Labels: Best Foreign Language Film , Dogtooth , Unranked , 1 comments
Leading questions about the many movies not in the top 250
What is it?
It is a Greek film, and one of five 2010 Oscar nominees available on Netflix Instant, which is neat (the others are I Am Love (costume), Alice In Wonderland (art direction, costume, VFX) and documentaries Restrepo and Exit Through The Gift Shop).
Dogtooth made a surprising showing in the Foreign Language category despite being COMPLETELY INSANE.
What do you mean by that?
Let's list some things prominently featured in Dogtooth- incest, self-battery of the Fight Club variety, prostitution, fake pregnancy, cat murder, alternate vocabularies, fake translations of Sinatra songs, and a bizarrely sticker-based acheivement system.
Okay- it's about two parents that have raised their three children, now younng adults, in complete isolation for reasons that are never explained. They don't let them watch television or go outside of their walled-in property, and they tell them that if they do, stray cats will tear them apart with their claws.
Also they tell them they have a brother that went outside the fence and met a super-violent death. And they give certain words false definitions, seemingly just ones that would imply the existence of a world outside: "telephone," for example, is what they call saltshakers.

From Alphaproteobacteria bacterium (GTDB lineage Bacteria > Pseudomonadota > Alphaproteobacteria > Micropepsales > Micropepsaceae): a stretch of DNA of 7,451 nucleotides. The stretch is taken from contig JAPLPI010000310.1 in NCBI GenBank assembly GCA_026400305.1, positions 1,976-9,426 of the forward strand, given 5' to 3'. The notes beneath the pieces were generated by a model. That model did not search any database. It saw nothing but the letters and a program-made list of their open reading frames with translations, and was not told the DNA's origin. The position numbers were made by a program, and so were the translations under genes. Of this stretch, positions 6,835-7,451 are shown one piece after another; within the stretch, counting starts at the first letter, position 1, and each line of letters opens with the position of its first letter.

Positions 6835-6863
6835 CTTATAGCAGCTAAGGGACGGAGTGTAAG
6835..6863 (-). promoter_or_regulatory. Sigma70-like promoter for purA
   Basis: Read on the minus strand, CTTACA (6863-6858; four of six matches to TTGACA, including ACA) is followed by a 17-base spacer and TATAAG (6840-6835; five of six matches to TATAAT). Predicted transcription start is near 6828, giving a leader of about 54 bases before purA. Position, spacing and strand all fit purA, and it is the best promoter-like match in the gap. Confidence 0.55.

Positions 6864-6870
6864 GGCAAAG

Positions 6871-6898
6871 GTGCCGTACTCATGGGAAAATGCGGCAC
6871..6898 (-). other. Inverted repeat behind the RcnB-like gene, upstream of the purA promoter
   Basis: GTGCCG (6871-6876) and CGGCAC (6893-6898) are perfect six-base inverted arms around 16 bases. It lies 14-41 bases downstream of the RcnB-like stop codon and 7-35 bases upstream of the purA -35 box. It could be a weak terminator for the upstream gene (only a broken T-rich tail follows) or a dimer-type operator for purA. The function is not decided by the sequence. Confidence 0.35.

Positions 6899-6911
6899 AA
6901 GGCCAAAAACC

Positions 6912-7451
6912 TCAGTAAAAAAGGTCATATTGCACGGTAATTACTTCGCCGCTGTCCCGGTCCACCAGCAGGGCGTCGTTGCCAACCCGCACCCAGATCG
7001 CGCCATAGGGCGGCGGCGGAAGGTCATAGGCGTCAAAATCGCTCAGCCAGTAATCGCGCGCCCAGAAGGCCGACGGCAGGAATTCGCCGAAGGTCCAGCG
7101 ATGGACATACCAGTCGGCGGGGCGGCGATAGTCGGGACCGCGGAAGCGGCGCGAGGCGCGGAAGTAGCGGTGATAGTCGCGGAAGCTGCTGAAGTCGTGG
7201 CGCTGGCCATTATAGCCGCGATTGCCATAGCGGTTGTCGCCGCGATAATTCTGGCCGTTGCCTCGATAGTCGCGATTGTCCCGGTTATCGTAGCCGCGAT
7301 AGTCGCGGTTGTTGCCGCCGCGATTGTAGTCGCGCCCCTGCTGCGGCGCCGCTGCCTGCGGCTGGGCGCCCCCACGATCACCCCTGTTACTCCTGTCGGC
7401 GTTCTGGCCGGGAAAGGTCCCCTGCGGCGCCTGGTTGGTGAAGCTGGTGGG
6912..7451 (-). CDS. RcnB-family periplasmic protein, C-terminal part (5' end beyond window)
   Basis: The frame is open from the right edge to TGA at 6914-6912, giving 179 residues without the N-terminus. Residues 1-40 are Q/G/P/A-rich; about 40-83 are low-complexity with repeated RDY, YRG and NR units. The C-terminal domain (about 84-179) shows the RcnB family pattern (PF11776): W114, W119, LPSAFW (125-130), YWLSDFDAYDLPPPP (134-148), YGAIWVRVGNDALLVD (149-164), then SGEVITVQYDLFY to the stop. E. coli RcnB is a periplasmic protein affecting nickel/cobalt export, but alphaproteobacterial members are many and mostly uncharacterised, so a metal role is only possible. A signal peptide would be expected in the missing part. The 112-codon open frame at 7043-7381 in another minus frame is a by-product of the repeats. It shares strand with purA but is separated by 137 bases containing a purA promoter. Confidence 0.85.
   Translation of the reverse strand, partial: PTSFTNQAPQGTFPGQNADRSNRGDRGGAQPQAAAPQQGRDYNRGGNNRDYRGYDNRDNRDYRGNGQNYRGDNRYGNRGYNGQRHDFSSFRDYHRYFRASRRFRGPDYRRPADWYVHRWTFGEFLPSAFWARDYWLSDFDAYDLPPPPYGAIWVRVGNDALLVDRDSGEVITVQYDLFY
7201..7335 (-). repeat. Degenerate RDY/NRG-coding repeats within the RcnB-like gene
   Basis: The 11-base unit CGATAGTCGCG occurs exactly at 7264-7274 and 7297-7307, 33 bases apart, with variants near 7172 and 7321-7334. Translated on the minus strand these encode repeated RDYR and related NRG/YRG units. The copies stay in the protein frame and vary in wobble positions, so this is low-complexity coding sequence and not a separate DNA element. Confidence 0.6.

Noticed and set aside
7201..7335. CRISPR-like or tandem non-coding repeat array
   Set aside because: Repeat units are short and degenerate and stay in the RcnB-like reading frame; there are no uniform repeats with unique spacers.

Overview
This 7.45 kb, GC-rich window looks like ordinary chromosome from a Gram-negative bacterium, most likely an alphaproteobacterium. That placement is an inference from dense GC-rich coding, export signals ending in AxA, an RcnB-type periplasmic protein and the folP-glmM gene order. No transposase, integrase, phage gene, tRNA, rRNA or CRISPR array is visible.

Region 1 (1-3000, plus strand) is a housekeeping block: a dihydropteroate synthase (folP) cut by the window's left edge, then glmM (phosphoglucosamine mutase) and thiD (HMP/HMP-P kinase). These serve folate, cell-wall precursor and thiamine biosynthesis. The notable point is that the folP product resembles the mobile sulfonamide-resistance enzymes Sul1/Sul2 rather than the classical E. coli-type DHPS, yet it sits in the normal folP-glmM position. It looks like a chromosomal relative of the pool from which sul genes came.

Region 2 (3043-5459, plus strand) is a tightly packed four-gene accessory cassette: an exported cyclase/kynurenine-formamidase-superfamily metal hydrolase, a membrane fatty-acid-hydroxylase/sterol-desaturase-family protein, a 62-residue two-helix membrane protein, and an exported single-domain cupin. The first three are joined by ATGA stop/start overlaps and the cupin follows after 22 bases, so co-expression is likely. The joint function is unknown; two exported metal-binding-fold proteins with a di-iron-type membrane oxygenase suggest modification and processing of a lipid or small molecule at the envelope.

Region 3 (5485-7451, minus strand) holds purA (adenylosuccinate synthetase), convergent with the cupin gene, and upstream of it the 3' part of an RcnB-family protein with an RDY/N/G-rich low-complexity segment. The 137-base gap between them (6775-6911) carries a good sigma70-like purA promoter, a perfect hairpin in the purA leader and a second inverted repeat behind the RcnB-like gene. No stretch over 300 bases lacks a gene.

For real. The whole movie is pretty much just about this family's insane home life.
But what happens?
Well, the dad works at some sort of office, and he pays a female security guard there to come home with him and sleep with his lone son, I guess to satisfy the son's natural urges? This has been arranged before the film starts.
Naturally bringing in an outsider causes some minor ripples in the weird stasis they've set up, but the film is not structured in a very linear way.
Is the film's look as insane as the story?
Nope, it's a beautiful, aethestically pleasant film. The family's compound has a rather large yard, and a pool, which makes for some great compositions during what appears to be summertime.
The parents aren't made to be villains, at least not by music cues and camera angles. They clearly have their reasons for everything they do, even if these reasons are never made clear to the audience in the slightest.
The director, Giorgos Lanthimos, has solidly positioned himself as a master of artful, bizarre simplicity much like Lars Von Trier or Michael Haneke. But don't ask me exactly what he was trying to say.
Should it be on the countdown?
Not quite, but it's definitely a intriguing debut feature. You spend the entire film sort of waiting for it to unravel into a nightmare, when the real frightening part might be how normal it seems to everyone involved.